I hope you understand that blocking forwarding of broadcast packets makes no sense. Broadcast packets are, well, broadcast to everyone on the local network. So if machine X on the local wireless network sends a broadcast packet, then all other machines on the same wireless network are going to see the broadcast packet, regardless of what firewall rules you put in place. The FORWARD rules (and the whole concept of preventing broadcast packets from "flowing through") your machine just doesn't make sense.

P.S. If none of the above work, try deleting -m state --state NEW, in case that is messing things up. Most likely this won't make a difference. However, I know I'm able to block incoming broadcasts in my ruleset, and my ruleset doesn't try to filter on connection state, so I know it should work if you leave out the -m state --state NEW; it should still work with that included, but I don't know that for certain.

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Thanks for the help and pointer to the input rule. I will investigate that. Just so it's clear, what I try to achieve is to prevent logging of the packets. I log all packets at the end that gets denied so I wanted to explicit deny them early without logging to prevent this logging. –  grm Aug 16 '11 at 22:55
1  
FORWARD rule isn't duplicated because -o and -i distinguish direction. There isn't a "to or from" specifier for an interface. –  Andy Lee Robinson Aug 18 '11 at 12:44
    
@Andy, you are quite right! My apologies. I've edited my answer to remove my erroneous statement about this. I apologize for my confusion. –  D.W. Aug 18 '11 at 23:00

iptables is wonderful when the schema is thoroughly thought out and optimised for the environment, but it requires serious intellectual effort to get right!

I think of it like this:

INPUT - to the box
FORWARD - around the box
OUTPUT - from the box

You appear to have subnetted Class A 10.* to a Class C 10.0.0.* I assume you want 10.0.0.255 broadcasts on eth0/eth1.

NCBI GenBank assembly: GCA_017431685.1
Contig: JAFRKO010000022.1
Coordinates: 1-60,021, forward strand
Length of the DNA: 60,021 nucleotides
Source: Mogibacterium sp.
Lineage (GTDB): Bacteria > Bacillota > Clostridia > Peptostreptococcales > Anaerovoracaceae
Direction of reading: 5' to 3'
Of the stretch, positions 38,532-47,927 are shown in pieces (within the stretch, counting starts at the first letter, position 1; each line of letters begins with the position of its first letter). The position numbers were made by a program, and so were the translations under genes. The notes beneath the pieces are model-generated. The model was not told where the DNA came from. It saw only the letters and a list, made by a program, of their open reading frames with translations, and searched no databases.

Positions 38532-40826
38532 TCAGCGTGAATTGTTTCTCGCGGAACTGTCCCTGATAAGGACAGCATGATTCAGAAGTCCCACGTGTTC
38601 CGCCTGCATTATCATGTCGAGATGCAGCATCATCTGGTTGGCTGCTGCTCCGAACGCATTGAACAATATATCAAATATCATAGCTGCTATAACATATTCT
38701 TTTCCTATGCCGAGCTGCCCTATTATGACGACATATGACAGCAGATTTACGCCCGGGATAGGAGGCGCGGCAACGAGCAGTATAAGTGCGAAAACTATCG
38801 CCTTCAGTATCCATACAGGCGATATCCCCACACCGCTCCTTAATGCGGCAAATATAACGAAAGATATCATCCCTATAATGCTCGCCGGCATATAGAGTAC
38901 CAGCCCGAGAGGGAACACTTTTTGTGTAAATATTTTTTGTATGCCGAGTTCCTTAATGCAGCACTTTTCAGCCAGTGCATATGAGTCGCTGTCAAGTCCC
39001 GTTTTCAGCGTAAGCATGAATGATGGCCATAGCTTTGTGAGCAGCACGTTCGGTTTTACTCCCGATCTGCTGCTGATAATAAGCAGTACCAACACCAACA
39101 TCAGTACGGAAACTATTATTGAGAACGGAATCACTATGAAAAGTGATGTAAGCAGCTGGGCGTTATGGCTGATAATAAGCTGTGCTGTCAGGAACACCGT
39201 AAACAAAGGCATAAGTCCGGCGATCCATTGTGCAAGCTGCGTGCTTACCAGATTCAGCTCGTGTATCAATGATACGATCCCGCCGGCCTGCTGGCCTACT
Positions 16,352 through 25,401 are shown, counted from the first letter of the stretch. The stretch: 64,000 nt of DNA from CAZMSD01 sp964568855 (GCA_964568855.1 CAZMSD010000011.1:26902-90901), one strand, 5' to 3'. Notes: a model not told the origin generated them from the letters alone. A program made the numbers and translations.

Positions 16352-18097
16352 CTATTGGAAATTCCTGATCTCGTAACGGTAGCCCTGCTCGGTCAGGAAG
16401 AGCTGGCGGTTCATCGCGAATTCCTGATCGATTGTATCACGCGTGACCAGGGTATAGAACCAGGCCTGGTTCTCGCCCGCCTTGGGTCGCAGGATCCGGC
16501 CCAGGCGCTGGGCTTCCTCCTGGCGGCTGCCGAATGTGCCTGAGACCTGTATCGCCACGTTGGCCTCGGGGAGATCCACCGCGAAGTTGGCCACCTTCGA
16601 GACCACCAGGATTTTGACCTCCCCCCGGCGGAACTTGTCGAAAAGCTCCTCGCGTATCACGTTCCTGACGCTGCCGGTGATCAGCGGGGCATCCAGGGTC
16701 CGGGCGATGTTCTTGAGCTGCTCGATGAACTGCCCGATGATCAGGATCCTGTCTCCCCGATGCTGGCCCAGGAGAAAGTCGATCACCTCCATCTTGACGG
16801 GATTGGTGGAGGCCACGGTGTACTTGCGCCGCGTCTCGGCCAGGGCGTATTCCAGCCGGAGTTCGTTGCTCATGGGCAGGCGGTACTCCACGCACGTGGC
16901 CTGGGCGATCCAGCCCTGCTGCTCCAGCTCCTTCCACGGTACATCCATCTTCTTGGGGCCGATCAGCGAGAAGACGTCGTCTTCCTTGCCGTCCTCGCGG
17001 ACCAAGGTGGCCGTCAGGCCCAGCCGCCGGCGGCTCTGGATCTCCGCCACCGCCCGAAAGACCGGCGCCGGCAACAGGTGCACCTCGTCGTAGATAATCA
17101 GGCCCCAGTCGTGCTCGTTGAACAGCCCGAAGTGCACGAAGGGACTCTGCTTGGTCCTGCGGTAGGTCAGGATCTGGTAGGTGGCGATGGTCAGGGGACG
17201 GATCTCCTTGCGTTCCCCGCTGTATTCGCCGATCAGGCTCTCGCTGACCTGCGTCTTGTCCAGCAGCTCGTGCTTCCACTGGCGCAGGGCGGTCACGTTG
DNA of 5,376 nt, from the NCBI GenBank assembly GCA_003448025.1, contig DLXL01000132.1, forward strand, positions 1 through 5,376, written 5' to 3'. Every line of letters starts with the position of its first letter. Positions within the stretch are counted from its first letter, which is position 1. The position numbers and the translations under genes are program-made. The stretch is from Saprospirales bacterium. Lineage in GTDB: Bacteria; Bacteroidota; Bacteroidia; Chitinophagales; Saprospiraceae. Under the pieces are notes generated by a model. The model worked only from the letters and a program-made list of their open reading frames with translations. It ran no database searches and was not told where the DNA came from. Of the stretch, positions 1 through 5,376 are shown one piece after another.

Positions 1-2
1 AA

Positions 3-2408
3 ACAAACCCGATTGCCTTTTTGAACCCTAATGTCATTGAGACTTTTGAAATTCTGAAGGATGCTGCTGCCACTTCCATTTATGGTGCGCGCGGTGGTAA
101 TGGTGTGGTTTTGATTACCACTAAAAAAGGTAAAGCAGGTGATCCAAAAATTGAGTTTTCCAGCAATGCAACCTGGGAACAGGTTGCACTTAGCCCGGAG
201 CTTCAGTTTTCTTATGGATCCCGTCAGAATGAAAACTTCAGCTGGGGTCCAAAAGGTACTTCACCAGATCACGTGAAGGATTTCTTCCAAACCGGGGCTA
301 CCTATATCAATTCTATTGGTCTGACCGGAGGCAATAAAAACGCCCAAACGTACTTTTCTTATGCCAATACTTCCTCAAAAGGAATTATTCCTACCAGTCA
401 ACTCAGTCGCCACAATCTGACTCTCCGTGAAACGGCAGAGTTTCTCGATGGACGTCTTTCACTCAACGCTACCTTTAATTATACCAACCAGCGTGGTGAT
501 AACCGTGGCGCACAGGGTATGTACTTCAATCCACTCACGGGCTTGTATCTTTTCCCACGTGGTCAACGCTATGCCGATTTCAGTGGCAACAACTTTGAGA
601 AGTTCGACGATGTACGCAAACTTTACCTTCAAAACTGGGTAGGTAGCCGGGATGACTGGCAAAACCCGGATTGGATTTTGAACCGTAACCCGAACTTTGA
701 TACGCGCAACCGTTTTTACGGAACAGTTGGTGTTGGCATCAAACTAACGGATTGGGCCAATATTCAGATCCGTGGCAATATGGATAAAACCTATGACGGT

Therefore, to block just broadcasts on 10.0.0.255 to and from wlan0 and prevent them being forwarded:

$IPTABLES -A FORWARD -i wlan0 -d 10.0.0.255/32 -j DROP
$IPTABLES -A FORWARD -o wlan0 -d 10.0.0.255/32 -j DROP
$IPTABLES -A INPUT   -i wlan0 -d 10.0.0.255/32 -j DROP
$IPTABLES -A OUTPUT  -o wlan0 -d 10.0.0.255/32 -j DROP

To block the forwarding for 10.0.0.255/32 on all interfaces:

$IPTABLES -A FORWARD -d 10.0.0.255/32 -j DROP

This would still allow it to be used, but won't cross interfaces in any direction.

I would also add a lot more rules to stop spoofing, bogons, selected icmps and igmp and lock down exactly what addresses/ports get forwarded and blocked to/from each combination of interfaces, so that there is no chance of private addresses leaking to the net, or spoofed addresses getting in, or one hacked machine getting into other machines that it shouldn't.

My iptables ruleset is around 25,000 lines, but most of those are geoip rules to decide what countries can send mail at what times, as well as banned users, brute force attackers, known spamhaus offenders etc.

Maybe I'm paranoid, but as a system administrator it is required!